Cultivating a More Diverse Campus

Students speak about how our campus can represent more cultures.

The question of diverse representation has risen this October with a month full of celebrating different cultures. Filipino American Heritage is celebrated all throughout the month of October, Simchat Torah, a Jewish holiday, was celebrated on October 2, and Indigenous Peoples’ Day was celebrated on October 8. “Cultural representation is important. With different cultures we can learn from them and just be aware. That kind of helps us grow as individuals,” said Oxnard High School senior Claudia Oregel.


The OHS campus has been, for the most part, successful with representing the different cultures in our population and promoting diversity through clubs such as Black Student Union (BSU), Movimiento Estudiantil Chicana/o de Aztlan (MEChA) Club, Filipino Club, and the Jewish Cultural Club.


Despite all of these cultural clubs, OHS senior Nicholas Lingad said, “I think everyone’s culture is being represented, they’re just not on the same level. […] Living in Oxnard I see a lot of celebrations for Hispanics, but when it comes to being Filipino, I have to go to LA, San Diego, San Francisco, or San Jose.”


OHS junior Cici McDuffy, club president of BSU, agreed that she has not seen a lot of cultural representation in Oxnard or on campus. “The school isn’t really doing anything to promote that diversity, and I do think it’s important.” However, through BSU she has been trying to get the black community together in order to “celebrate [their] heritage.”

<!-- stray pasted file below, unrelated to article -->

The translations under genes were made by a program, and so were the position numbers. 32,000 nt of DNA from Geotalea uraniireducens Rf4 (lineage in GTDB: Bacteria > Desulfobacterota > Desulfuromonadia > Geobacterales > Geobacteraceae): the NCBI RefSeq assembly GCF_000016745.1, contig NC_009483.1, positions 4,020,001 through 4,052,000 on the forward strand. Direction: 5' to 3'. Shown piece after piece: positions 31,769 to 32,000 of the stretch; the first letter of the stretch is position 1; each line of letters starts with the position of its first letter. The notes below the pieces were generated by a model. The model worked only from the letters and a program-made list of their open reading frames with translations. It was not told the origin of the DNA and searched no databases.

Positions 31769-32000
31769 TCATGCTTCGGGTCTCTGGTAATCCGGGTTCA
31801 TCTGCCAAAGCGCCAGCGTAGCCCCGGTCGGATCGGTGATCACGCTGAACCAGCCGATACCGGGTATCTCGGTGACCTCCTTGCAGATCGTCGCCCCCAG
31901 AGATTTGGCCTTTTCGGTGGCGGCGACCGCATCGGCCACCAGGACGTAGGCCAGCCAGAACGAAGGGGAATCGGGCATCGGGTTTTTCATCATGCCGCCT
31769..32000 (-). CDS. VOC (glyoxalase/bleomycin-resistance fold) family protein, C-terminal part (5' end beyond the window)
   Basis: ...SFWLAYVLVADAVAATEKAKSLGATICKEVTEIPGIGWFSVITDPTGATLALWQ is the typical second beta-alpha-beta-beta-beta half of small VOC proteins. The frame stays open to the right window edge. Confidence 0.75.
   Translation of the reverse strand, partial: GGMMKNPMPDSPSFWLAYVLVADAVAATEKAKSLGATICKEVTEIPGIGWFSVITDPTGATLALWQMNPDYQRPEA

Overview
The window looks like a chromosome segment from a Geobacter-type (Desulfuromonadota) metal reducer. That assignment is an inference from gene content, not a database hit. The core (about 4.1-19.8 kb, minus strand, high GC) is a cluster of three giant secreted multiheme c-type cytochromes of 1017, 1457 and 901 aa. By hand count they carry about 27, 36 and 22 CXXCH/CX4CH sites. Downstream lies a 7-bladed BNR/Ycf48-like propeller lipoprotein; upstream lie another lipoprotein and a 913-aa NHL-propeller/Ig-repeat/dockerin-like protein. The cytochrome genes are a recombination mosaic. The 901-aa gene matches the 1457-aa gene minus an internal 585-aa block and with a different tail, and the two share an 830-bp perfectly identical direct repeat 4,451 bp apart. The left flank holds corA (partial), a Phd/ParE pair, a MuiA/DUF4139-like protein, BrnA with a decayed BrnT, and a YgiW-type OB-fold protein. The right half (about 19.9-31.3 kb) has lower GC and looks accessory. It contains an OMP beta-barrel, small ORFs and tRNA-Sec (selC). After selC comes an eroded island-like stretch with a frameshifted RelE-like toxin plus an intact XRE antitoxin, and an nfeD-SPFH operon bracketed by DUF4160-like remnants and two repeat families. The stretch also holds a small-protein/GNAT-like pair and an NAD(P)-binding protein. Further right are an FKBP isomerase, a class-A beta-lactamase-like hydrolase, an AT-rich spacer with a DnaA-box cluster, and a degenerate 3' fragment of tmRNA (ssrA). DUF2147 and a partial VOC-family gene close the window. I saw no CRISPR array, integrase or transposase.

Lingad, too, has been able to promote his own culture by being proactive in Filipino Club. “At Jacket Jubilee, we sold lumpia and pancit, and I think that was a great way to get the message out there that there are Filipinos at this school.” He said that they were able to get people to see their food and enjoy it, as well as fundraise the most out of all the clubs.


People of Ventura County were also able to celebrate Filipino American Heritage month at the Filipino Heritage Festival on October 7 at the Philippine Center of Ventura County where there were cultural displays, live entertainment, live dancing, and Filipino food. OHS senior Christine Canonizado, who attended the event, said that it gave her a good experience and a better look into her culture.


The Jewish Cultural Club has just been created this year by OHS senior Josh Cook. “I decided to create the club because many of my friends were very curious about the ins and outs of my religion. I believe that the existence of my club will help to spark a stronger appreciation for Judaism amongst members to then spread amongst other students,” said Cook.


OHS senior Katie Medina, who is club president of MEChA, said that she believes cultural representation is something our community can never stop working on. This coming November MEChA, ASB, and the mariachi band plan to have a celebration for Dia de Los Muertos. “I feel like it gets everyone involved with our culture. It’s an eye-opener for everyone to know what goes on in the Latino community,” Medina said.


Another way our campus is getting involved is through a Culture Week being organized by ASB. Senior Nikki Atashbar said that during this week “every day of the week during lunch each culture will show off different foods or music.” She added, “I think it’s important to have a cultural representation because it truly makes each person unique and one of a kind. I think each culture is beautiful and should be shown off around campus, especially for those who aren’t familiar with it.”


Diversity is an important key to making everyone on campus feel welcome and appreciated. Because of this, throughout the year students should expect to see more events related to cultural representation and creating a more inclusive campus.